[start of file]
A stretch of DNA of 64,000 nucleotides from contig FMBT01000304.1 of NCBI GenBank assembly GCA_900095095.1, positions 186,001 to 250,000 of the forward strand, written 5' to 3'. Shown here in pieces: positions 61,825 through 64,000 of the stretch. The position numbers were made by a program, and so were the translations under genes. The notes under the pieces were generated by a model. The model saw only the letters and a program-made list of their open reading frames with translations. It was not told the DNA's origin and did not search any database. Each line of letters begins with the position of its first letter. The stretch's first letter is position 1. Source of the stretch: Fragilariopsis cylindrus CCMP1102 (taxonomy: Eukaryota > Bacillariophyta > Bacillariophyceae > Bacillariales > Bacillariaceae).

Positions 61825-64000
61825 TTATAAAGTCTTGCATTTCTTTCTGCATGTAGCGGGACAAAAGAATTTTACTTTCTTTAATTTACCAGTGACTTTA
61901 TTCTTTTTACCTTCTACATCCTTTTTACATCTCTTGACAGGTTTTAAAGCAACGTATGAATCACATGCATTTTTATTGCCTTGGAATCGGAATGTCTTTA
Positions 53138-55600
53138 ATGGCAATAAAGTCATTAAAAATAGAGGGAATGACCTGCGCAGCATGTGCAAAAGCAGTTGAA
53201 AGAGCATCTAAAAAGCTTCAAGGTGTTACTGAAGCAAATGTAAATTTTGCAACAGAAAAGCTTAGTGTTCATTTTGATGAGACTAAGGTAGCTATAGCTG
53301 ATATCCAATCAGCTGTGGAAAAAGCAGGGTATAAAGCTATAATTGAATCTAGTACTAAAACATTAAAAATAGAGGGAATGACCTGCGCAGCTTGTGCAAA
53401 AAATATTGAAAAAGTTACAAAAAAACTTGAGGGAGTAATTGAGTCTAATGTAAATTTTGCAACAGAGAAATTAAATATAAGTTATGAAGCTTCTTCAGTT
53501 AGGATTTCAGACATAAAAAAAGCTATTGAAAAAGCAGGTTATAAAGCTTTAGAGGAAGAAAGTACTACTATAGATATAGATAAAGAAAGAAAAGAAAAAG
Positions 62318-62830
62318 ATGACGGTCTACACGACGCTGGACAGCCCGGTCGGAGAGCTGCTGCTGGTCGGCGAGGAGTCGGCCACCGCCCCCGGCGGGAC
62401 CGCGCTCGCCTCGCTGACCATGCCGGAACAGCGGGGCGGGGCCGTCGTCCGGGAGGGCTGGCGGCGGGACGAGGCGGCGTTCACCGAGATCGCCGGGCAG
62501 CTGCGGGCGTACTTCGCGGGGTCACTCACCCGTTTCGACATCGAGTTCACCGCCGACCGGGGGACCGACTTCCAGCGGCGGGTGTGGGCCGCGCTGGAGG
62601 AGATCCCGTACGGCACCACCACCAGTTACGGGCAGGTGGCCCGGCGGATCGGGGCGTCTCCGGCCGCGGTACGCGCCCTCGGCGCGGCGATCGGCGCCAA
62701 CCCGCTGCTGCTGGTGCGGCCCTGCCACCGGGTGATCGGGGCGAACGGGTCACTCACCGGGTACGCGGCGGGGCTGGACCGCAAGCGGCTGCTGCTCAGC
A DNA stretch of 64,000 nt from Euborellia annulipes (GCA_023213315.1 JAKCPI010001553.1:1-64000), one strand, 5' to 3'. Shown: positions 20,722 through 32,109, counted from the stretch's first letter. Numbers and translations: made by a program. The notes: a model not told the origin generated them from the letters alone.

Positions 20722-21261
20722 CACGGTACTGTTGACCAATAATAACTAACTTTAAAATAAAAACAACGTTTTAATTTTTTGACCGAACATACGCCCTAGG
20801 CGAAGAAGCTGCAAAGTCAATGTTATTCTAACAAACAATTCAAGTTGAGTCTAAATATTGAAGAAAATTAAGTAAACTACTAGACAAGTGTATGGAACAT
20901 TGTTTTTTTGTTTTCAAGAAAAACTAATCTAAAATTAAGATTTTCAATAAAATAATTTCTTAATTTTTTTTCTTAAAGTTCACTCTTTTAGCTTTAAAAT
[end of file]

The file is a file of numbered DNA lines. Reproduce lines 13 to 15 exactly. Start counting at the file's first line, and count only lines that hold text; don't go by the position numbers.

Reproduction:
62401 CGCGCTCGCCTCGCTGACCATGCCGGAACAGCGGGGCGGGGCCGTCGTCCGGGAGGGCTGGCGGCGGGACGAGGCGGCGTTCACCGAGATCGCCGGGCAG
62501 CTGCGGGCGTACTTCGCGGGGTCACTCACCCGTTTCGACATCGAGTTCACCGCCGACCGGGGGACCGACTTCCAGCGGCGGGTGTGGGCCGCGCTGGAGG
62601 AGATCCCGTACGGCACCACCACCAGTTACGGGCAGGTGGCCCGGCGGATCGGGGCGTCTCCGGCCGCGGTACGCGCCCTCGGCGCGGCGATCGGCGCCAA